Gamesmanship or cheating? In everything from baseball to trial litigation that involved competition and adversaries, there is a large gray area where the distinction between clever tactics and dishonest manipulation is a source of continuing controversy. No arena is so rich with a tradition of dubious maneuvers as the political one, and when a campaign season is especially intense, as this one is, there are certain to be strategems that cross the line.
When the mysterious Alvin Greene won the South Carolina Democratic primary to run against Republican Jim DeMint, some Democrats cried foul, claiming that the Forrest Gumpish Greene (though Forrest never was charged with showing pornography to a student, or they cut that sequence out of the movie) was a Republican plant. Not a shred of evidence ever surfaced to support that accusation (the unsubstantiated accusation is itself an old campaign trick), and it never made much sense, either. Greene barely campaigned and his unfitness for office was blatantly obvious if anyone had bothered to pay attention to him; if he was a plant, he was a spectacularly bad one.
The decoy candidate device is being used this campaign cycle however, and it is being used, ironically enough, by Democrats, marking another instance of the useful principle that the people who are most suspicious of cheating are often the ones who are most likely to cheat. It appears that Democratic officials planted a phony Tea Party candidate in a New Jersey Congressional race to siphon off conservative votes. A local paper reported that anonymous Democratic Party operatives confirmed that a Democrat, Peter DeStefano, was placed on the ballot as running under the “New Jersey Tea Party” banner, though there is no such organization. His mission: draw votes away from the Republican, Jon Runyan, so Democrat Congressman John Adler will prevail. A county Democratic employee is operating Web elements DeStefano’s website.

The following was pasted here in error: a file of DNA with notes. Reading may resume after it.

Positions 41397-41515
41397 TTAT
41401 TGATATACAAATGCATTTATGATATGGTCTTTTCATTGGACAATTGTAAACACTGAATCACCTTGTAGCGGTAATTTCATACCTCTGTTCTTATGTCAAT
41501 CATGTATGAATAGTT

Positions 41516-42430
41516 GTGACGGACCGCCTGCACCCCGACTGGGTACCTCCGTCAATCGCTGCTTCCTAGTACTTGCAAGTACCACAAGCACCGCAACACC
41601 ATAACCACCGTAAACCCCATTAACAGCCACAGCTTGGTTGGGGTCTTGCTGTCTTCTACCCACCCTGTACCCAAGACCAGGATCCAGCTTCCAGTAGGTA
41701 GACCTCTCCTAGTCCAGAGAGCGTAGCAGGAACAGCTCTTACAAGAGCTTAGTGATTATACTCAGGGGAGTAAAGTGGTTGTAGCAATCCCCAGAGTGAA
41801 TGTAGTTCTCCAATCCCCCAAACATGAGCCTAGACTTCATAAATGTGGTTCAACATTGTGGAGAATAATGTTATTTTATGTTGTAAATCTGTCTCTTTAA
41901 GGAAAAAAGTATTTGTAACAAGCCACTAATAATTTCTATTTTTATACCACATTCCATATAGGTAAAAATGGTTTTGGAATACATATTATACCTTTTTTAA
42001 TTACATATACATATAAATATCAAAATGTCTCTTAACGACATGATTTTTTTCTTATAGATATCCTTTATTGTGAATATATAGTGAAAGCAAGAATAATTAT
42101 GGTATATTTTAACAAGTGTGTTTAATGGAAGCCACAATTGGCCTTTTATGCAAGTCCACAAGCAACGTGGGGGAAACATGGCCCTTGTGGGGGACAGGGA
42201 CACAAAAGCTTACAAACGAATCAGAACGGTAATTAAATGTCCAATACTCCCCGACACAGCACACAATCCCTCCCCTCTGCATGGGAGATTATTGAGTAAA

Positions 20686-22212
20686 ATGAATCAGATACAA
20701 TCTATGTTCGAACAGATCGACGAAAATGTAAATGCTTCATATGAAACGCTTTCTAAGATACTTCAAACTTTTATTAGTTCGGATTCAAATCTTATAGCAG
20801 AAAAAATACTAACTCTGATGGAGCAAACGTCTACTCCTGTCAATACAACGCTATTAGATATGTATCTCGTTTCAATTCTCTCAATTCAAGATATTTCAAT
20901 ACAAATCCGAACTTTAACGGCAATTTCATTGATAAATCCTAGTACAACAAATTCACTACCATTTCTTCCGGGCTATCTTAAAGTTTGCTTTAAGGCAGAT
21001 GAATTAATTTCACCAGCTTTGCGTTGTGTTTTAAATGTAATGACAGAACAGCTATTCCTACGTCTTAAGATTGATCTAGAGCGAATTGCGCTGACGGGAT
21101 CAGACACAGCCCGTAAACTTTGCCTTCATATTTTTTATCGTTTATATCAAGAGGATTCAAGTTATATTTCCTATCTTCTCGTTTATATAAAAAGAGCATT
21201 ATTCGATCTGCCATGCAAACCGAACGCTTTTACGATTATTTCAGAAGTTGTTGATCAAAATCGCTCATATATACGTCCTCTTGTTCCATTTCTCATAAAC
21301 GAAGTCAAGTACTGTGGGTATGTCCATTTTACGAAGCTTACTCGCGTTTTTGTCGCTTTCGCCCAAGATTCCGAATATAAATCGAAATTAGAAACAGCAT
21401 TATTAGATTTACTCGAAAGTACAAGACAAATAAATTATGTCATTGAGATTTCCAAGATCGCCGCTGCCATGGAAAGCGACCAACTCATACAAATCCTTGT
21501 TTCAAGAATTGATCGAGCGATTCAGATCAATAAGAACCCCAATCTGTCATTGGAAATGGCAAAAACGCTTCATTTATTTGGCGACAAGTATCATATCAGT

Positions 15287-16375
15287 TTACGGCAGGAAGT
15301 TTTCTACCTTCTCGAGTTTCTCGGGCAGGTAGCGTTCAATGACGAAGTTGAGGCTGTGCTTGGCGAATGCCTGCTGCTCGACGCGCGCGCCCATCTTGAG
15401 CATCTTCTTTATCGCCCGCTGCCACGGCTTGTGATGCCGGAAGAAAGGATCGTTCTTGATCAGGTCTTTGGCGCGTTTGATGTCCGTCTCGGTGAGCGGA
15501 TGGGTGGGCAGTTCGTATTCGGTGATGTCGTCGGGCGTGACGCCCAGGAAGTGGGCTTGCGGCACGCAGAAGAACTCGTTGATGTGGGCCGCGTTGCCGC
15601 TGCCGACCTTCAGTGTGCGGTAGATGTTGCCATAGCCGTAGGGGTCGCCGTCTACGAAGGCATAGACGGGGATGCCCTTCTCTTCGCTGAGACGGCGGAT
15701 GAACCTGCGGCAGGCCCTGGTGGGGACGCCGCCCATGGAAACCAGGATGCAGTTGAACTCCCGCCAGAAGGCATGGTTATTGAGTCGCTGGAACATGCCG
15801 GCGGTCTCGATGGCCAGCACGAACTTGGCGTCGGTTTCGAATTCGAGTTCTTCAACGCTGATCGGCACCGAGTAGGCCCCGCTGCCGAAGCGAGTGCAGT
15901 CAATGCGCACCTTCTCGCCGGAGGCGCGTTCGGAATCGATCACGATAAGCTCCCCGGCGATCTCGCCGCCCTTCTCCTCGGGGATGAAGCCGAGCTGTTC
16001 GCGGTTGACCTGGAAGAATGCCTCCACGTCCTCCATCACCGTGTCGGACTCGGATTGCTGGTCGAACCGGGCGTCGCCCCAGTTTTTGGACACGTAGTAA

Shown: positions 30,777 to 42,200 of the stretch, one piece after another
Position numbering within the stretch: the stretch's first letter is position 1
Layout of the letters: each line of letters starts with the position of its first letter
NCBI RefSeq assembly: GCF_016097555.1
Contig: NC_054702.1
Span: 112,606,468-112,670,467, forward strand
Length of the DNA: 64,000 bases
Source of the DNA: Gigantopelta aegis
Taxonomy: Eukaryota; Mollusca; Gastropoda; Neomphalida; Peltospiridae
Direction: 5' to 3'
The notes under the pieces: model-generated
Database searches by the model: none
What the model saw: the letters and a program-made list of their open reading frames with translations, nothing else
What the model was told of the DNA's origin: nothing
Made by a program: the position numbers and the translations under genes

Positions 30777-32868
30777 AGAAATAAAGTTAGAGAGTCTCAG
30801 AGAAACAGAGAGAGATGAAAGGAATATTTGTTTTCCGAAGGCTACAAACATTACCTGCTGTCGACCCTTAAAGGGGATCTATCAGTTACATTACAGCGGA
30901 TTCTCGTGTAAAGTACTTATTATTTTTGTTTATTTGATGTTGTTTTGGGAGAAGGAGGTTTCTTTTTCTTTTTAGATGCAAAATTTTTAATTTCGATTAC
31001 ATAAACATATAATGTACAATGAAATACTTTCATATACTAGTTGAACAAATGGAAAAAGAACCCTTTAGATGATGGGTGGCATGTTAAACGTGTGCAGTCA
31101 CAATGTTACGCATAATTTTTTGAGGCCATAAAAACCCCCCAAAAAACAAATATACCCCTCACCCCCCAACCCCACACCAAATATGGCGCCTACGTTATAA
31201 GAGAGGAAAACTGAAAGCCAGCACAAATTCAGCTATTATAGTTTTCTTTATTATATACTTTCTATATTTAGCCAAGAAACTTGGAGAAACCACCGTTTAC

DeStefano has refused to answer specific questions about the newspaper’s report, calling the allegations “hearsay.” This is not the same as saying they are untrue. It is what we call a “non-denial denial,” which translates into “you can’t prove it yet.”
“I’m an average guy who’s running for Congress on the independent ticket,” DeStefano told the AP. “Any American citizen can run for any office they want. I think it’s time we get past this crap.” This is also not a denial. DeStefano, it is safe to say, is a fake Tea Partier. As for Rep. Adler, he doesn’t dispute this; he just denies that his campaign is behind it. The operatives who gave the story to the Cherry Hill Courier-Post explained that the plan was shared with members of the South Jersey Young Democrats, and that some in that group gathered signatures for DeStefano. In its story about its story about the tactic, the Associated Press says that other Democrats refused to assist in the plan because they thought it was unethical.
The rationalization for fake candidates is that ignorant voters deserve what they get: if they vote for labels without checking what the candidates really represent, then their careless votes warp the results whoever they vote for. It is a weak excuse, even as rationalizations go. If DeStefano somehow managed to win Alvin Greene-style, he would quickly demonstrate that he does not hold the policy views his supporters thought they were voting for when they elected him, because his candidacy was a lie. There is no definition of ethical that encompasses tricking voters, even gullible, ignorant, inattentive ones. If Congressman Adler keeps his seat because of this tactic, the Democrats will have stolen it, as clearly as if they had stuffed the ballot box with the votes of the dead, as certainly as if they had thugs stopping Republicans from voting at polling places. The only difference is that there is no law that prohibits what DeStefano is doing.
It is still disgraceful. The political parties should epitomize respect for the integrity of the democratic system, rather than be the source of cynical distortions of it. The fact that this is occurring shows just how diseased our politics have become.